Much logistical work in Sydney is about the management, transport and storage of empty containers. In 2010/2011 total empty container movements through Port Botany amounted to 560,930 TEUs – an increase of about 5%, accounting for about 28% of total throughput in Sydney. This compares to chemicals which represented the largest containerized commodity export group at 11% of throughput. Empty container parks stretch across Sydney, from the near vicinity of the port to various intermodal terminals located on the peripheries of the city. The paradox of emptiness is that it must occupy space. This economy of emptiness results in storage and transport problems for the smooth operation of supply chains. Substantial tracts of land parceled up for development as intermodal terminals are talked up by those tasked with advocating the benefits of very substantial infrastructural investment from both state and private sectors. Faced with local community opposition, governments and port authorities cite two primary motivations for developing intermodal terminals on the city’s edges: the need to accommodate a massive increase in TEU throughput in coming years, and the belated recognition that Sydney’s road network is at its capacity, with rail seen as part of the solution to getting container trucks off the roads. The anticipated increase in productivity realised through investment in transport infrastructure is coupled with managerial technologies that seek to redefine the relation of life to time.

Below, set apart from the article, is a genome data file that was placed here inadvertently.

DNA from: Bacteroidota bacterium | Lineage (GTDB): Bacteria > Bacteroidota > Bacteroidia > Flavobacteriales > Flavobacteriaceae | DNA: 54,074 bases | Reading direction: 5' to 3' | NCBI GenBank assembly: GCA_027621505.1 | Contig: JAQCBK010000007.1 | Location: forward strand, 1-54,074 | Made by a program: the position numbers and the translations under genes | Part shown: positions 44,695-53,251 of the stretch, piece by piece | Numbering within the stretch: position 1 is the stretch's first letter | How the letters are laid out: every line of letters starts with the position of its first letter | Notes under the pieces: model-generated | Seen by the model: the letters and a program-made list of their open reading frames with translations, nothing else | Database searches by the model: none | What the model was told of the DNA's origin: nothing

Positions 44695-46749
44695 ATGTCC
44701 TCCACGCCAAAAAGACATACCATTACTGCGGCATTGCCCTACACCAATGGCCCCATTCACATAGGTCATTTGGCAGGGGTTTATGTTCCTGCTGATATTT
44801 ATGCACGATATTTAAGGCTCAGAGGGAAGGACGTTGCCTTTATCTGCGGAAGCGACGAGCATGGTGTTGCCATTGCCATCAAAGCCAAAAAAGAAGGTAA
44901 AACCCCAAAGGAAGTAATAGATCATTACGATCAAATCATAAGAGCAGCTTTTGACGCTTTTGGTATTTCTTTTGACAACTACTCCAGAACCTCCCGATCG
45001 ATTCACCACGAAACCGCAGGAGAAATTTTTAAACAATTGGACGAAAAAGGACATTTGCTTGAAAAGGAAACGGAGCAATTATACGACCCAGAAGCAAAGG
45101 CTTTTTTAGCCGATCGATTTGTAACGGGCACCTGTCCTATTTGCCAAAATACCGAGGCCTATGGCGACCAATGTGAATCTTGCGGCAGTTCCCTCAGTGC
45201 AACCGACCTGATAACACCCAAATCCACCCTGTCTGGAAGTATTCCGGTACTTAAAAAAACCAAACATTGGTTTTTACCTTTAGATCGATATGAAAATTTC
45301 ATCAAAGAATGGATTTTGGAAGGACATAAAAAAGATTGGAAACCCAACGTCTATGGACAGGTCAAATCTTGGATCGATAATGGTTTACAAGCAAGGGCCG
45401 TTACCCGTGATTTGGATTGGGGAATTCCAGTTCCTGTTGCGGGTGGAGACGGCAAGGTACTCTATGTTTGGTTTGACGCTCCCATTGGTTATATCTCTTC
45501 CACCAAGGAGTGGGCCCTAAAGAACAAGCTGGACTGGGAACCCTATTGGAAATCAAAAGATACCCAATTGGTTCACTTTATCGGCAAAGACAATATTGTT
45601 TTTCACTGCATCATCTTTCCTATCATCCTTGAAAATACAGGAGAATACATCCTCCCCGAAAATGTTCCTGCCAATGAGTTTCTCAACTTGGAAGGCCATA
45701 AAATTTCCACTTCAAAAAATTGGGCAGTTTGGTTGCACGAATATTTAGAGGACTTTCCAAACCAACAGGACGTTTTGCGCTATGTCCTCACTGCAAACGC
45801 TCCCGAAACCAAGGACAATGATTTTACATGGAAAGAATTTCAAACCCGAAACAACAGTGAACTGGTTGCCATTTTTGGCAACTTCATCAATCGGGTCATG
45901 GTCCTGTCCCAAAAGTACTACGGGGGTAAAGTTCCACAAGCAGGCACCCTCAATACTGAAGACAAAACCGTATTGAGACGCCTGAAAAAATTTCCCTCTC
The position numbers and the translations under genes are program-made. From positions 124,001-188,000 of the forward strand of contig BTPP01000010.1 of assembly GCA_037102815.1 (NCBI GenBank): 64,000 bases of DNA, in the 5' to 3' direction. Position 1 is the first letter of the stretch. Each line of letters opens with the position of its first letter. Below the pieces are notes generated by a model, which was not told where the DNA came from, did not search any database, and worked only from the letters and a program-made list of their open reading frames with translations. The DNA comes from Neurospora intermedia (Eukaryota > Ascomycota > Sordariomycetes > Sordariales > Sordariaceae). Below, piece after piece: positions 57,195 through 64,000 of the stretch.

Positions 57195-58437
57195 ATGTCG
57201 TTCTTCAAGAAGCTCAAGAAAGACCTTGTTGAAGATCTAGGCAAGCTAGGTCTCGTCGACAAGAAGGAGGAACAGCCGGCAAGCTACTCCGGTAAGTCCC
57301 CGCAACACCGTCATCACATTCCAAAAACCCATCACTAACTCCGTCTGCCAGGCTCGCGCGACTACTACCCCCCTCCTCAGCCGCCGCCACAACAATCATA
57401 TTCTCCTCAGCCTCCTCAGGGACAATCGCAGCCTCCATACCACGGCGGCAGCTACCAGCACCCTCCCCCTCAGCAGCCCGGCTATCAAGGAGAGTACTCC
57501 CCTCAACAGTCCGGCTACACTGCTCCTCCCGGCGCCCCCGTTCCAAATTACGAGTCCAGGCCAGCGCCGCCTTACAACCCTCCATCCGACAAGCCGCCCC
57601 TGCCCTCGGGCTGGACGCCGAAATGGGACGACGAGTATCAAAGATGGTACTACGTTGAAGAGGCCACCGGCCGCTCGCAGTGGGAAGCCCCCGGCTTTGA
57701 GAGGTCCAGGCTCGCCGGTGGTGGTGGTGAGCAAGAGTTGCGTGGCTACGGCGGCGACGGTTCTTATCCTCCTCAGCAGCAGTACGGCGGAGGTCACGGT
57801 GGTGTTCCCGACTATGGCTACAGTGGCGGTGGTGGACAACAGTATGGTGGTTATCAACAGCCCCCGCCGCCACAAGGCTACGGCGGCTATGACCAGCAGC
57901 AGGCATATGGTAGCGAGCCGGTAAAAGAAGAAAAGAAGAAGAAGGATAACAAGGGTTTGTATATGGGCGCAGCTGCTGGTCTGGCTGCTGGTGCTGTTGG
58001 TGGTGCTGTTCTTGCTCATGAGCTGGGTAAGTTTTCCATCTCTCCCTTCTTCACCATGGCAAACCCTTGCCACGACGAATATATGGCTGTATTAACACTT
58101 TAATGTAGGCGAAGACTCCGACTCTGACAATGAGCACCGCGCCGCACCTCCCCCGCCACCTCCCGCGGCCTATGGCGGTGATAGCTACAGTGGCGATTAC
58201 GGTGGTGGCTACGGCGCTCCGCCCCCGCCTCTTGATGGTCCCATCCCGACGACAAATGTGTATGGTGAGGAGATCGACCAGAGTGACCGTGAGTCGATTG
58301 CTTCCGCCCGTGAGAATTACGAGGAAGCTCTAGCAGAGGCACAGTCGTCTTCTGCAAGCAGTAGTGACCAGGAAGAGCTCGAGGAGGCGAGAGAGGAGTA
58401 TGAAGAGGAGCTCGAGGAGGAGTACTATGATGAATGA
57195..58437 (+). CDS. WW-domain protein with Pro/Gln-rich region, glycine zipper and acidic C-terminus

Just-in-time and 24/7 are the temporal mantras of the logistical world. The technologist’s vision of universal interoperability, real-time routing and enhanced productivity is accompanied by a discourse of complete supply chain opitimization from raw materials to consumer. Such fantasies are made possible by computational design. In the eyes of its boosters logistics is the key element of the city’s economy. Logistics is the art of making the city live. During their visits to Port Botany, container parks, intermodal terminals and logistics industry forums, the Transit Labour researchers repeatedly heard the adjective ‘living’ used to describe logistical operations.